Even though I lived almost half a century without the Internet, it is hard to imagine life without it now. How did I spend my time in those ancient, unconnected days?
Instead of watching YouTube videos of singers, I played my guitar and wrote songs. Instead of checking emails, I eagerly checked my mailbox for handwritten letters, or I would write letters. Rather than playing hours of backgammon against the computer, I would play with my family. Ah, those were the good old days.
Internet Addicts Anonymous
Recently some friends and I were joking about starting Internet Addicts Anonymous, but several organizations like that already exist. Is technology addictive and bad for you? The Internet certainly has many time-saving and useful advantages that I personally love, but it is also easy to waste time on it. Although I know I am not close to being an addict, I do find that when wandering aimlessly on the Internet, I can get lost in the overload of information out there, just moving horizontally from link to link. My attention span becomes so short, that when I click on a link I find myself just skimming the first part of an article before looking for the next click. I often find that 30 to 40 minutes have gone by, without accomplishing anything useful.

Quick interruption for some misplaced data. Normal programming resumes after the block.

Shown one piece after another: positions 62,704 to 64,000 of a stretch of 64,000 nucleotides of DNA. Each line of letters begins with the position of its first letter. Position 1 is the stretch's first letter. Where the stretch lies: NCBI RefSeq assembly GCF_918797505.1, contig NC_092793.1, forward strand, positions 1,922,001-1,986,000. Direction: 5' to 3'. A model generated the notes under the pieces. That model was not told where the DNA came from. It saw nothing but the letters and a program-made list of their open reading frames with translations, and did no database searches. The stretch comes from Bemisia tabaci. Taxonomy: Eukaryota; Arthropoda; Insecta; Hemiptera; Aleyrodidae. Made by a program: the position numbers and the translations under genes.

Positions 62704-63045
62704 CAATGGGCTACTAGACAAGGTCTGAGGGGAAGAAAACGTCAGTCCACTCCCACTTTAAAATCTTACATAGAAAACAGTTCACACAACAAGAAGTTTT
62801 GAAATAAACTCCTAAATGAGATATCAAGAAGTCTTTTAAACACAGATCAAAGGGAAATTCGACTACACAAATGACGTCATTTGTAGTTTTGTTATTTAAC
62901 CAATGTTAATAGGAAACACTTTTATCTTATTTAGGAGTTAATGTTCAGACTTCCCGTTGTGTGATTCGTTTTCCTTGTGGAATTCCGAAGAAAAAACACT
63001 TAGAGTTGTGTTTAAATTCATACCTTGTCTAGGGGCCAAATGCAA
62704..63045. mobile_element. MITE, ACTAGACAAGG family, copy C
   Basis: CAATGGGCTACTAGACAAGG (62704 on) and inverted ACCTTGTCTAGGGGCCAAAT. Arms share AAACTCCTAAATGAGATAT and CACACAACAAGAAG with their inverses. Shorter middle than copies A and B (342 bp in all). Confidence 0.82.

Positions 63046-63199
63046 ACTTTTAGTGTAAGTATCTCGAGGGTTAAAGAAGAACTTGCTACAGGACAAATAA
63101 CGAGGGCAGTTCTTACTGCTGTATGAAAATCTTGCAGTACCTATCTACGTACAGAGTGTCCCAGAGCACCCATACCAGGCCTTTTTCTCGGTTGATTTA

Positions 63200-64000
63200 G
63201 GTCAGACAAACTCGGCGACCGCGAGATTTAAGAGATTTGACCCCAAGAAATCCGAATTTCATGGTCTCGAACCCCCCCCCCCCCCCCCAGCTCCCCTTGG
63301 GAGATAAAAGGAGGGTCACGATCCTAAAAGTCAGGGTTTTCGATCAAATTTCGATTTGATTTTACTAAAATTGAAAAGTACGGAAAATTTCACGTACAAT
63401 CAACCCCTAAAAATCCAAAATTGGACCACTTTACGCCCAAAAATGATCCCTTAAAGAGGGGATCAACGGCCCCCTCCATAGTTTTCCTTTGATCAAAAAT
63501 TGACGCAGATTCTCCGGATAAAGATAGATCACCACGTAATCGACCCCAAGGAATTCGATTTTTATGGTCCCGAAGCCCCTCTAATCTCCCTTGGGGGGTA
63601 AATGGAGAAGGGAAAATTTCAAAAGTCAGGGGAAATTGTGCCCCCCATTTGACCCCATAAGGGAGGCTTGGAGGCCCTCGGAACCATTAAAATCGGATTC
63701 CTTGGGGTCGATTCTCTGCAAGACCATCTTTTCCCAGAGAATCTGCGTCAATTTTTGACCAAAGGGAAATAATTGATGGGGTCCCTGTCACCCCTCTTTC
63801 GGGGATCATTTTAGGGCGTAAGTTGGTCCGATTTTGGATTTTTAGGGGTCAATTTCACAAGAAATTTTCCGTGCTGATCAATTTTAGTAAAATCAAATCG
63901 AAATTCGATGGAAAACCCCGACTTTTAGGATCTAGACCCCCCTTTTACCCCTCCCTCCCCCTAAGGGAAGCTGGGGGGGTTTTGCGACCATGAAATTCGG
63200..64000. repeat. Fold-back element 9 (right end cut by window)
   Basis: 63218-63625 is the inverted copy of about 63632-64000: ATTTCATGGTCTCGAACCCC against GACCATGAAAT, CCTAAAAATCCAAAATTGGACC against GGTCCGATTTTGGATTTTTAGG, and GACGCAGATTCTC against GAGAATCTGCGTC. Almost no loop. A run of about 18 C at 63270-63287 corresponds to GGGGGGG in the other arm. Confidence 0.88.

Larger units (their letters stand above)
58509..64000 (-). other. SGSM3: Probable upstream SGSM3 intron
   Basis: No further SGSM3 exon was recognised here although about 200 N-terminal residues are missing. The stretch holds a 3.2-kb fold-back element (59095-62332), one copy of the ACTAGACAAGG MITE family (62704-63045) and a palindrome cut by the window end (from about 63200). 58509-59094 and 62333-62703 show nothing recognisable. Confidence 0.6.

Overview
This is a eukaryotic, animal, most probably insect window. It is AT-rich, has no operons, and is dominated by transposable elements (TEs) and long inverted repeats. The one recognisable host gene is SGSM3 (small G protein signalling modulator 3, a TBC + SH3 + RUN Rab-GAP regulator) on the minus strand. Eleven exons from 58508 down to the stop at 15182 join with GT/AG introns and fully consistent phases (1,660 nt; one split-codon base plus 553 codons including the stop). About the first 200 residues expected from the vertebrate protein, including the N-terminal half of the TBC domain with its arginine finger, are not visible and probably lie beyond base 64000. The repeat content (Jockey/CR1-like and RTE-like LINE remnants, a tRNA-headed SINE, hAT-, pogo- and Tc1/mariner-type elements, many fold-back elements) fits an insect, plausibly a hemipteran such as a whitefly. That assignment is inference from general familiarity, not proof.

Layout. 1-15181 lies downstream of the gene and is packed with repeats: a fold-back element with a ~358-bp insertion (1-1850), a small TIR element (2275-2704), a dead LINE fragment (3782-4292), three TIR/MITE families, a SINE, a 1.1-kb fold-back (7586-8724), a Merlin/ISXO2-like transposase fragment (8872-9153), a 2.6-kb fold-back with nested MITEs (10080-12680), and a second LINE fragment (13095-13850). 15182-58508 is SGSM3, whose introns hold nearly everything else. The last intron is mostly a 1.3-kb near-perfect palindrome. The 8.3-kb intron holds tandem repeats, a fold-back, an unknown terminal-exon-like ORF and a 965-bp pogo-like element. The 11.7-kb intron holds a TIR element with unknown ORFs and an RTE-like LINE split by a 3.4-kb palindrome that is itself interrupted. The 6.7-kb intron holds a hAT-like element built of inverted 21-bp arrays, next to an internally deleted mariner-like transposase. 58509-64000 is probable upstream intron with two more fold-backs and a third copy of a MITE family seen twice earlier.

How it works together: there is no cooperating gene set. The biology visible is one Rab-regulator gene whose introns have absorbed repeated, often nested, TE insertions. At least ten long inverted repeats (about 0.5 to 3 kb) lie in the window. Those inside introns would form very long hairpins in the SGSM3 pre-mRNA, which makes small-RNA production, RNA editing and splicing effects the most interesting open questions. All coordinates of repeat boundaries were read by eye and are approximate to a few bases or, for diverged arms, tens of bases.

My New Year’s resolution was to start 2014 with a week-long “Internet fast.” Before January 1 came, I was already experiencing symptoms of withdrawal. It is hard to believe, but once offline, I did not miss it at all. After the first day I forgot about it. I realized if it is not there I fill my time with better things.
A Different Internet
In addition to unplugging from my computer and cell phone for a week, I attended a meditation retreat, where I was able to enjoy extended practice of Transcendental Meditation. During this time I enjoyed connecting with a different Internet — the silent, transcendental, unified level of life, which connects everyone and everything in the universe.
The Cosmic Computer
Maharishi Mahesh Yogi, who brought Transcendental Meditation to the west, often equated the transcendental level of our own Being with the unified field of natural law discovered by quantum physics. He often called this level a “cosmic computer” as it computes the entire functioning of the universe from within an unmanifest field — now that is powerful computing.
I found it extremely enjoyable and easy to plug into this silent level. I experienced it as a sumptuous, luxurious field of bliss. Sometimes during deeper experiences of transcendence, I felt like I was sitting at the source and central switchboard of all creation. I also noticed that my activity between morning and afternoon meditations was much more effortless, as though tasks were getting done by themselves.
After the week on the retreat I noticed I was more discriminating in how I used my time on the computer. Meditating daily and plugging into the cosmic computer—the unified, orderly value of inner silence—helps me to then navigate with more focused purpose through the sometimes overwhelming information realm of cyberspace. If we regularly alternate being on our computers with cosmic computing, we will be interconnected on both levels of life—inner and outer, which potentially could lead to a more unified world consciousness.
Although I do enjoy the Internet, and am also dependent on it for work, I plan to make “unplugging” for the first week of every year an annual tradition because of the many benefits I noticed during my week offline. Happy computing in 2014!
This content was originally featured on the Huffington Post.